The council is asking residents whether they would support a clampdown on loud or obstructive busking, particularly outside tube stations like busy Earl's Court , and popular tourist destination, Notting Hill's Portobello Rd.
It says it receives 1,200 complaints of noise pollution and anti-social busking in the borough annually, on average.
It is not illegal to busk, but the council's survey includes questions such as whether busking or street entertainment should be banned everywhere at all times, banned just outside underground stations or limited to certain hours.
It also asks survey respondents whether it should look at banning specific loud instruments, like drums, whether respondents would support limiting buskers to an hour in each location, or mandating there can't be more than one busker within 50 metres of another.
Its consultation says the council is considering creating a busking-specific Public Spaces Protection Order (PSPO) to deal with buskers who were attracting complaints.
A PSPO specific to busking would be designed to address "excessive levels of noise, nuisance, annoyance, danger of risk of harm or injury caused by street entertainment activities to residents and businesses."
The notice of public consultation says residents, musicians, and the wider community have until July 6 to submit their views in the online survey.
"The streets are the world's biggest talent platform and we celebrate the vibrancy of our street entertainment scene," its consultation says.
"For Kensington and Chelsea - and London as a whole, if we are to maintain our proud tradition of being a global powerhouse for music - more needs to be done to support and regulate our busking community."
The consultation said the council needed to strike a balance between what works for both residents and street performers.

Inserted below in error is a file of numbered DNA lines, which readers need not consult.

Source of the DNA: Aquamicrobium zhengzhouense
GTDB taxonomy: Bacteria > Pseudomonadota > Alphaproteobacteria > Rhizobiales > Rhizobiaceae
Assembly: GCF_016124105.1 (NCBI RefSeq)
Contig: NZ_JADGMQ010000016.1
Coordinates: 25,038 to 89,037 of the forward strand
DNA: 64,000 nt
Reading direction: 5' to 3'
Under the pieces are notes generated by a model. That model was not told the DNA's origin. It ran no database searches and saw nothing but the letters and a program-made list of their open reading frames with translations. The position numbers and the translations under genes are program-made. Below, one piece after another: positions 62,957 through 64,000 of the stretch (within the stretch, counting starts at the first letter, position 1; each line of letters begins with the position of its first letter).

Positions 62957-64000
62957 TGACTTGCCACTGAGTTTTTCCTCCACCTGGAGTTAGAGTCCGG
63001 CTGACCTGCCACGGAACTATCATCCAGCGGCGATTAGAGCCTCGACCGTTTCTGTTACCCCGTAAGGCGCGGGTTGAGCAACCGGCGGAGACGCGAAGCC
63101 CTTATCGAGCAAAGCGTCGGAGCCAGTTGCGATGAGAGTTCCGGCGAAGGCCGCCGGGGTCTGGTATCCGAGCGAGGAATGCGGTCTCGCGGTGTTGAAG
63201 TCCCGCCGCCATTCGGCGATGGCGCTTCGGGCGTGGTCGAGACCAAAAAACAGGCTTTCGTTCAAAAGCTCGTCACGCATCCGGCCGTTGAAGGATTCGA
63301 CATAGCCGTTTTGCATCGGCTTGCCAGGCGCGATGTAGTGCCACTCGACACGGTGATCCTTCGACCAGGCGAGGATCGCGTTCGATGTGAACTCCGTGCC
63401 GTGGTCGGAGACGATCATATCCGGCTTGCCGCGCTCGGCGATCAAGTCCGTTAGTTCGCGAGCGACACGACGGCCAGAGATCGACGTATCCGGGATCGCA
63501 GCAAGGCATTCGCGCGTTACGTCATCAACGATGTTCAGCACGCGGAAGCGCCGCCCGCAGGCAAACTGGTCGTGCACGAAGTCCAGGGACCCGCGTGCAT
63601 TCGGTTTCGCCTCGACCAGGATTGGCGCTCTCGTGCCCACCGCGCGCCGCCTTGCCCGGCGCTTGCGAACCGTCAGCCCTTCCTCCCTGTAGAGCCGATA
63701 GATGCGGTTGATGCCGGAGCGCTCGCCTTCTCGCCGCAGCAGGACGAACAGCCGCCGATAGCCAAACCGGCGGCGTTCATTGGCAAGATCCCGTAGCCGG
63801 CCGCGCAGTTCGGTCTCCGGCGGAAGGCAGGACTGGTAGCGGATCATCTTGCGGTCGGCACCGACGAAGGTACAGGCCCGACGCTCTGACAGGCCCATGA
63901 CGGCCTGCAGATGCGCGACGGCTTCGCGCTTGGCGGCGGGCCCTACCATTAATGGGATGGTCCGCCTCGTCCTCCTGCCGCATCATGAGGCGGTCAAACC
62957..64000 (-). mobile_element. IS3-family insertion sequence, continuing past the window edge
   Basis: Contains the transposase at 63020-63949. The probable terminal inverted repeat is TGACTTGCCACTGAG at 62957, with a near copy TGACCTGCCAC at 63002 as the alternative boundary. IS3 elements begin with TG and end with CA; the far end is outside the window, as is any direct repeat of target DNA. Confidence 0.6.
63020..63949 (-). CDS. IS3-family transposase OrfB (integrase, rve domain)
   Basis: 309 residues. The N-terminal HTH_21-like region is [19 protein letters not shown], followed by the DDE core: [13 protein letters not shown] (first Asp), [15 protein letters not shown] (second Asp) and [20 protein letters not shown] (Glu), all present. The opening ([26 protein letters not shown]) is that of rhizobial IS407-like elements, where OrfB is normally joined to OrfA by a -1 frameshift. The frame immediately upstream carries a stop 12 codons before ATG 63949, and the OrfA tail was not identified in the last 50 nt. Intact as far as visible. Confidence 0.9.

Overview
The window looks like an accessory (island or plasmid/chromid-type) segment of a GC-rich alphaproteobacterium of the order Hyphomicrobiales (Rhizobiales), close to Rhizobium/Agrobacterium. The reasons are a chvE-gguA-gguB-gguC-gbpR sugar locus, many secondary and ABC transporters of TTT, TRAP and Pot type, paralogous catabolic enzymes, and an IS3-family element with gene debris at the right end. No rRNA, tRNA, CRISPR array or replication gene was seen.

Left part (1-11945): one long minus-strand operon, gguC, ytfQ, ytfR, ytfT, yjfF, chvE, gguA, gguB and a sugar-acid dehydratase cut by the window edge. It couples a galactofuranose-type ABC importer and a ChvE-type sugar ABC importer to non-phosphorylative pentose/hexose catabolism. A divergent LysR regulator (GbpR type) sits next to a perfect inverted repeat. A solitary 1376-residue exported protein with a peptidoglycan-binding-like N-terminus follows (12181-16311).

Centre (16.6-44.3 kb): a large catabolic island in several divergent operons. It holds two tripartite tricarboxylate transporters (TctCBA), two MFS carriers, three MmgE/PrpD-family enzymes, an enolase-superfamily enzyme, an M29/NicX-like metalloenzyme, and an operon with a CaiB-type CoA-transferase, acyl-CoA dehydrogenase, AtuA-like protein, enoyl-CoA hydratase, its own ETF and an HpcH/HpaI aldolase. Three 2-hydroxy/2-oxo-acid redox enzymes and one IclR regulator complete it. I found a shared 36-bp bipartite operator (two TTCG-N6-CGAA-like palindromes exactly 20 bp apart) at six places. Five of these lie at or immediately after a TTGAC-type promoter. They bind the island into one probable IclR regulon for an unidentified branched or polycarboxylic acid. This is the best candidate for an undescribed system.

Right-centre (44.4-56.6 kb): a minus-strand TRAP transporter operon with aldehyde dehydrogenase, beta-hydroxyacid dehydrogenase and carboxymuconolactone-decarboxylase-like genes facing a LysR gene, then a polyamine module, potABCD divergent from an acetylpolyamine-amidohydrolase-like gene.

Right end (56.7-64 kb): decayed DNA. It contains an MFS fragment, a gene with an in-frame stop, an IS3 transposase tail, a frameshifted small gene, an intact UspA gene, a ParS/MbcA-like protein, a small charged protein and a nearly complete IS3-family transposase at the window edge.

It comes after calls to crack down on buskers on Portobello Road, from 2013, after complaints of loud and aggressive performers who clashed with local businesses and market traders.
Following public consultation, the council and local police decided to address the problem by using Community Protection Notices (CPN) to control antisocial behaviour by buskers.
This meant complaints could be made about excessive noise, creating an obstruction, either with paraphernalia or by attracting crowds, or buskers deemed to be posing a health and safety hazard.
The locations considered for the PSPOs include: Thurloe Street, Exhibition Road from the East Lawn (at its corner with Cromwell Road) of the Natural History Museum to the borough boundary with Westminster, Kensington High Street from Derry Street to Wrights Lane.
It also could affect the entrances and exits to all nine underground stations in the borough, Talbot Road Toilets at Portobello Road, Denbigh Terrace at Portobello Road, Dunworth Mews at Portobello Road, Chepstow Villas at its junction with Portobello Road, Tavistock Square, outside Earls Court Station Earls Court Road side and King's Road junction with Royal Avenue.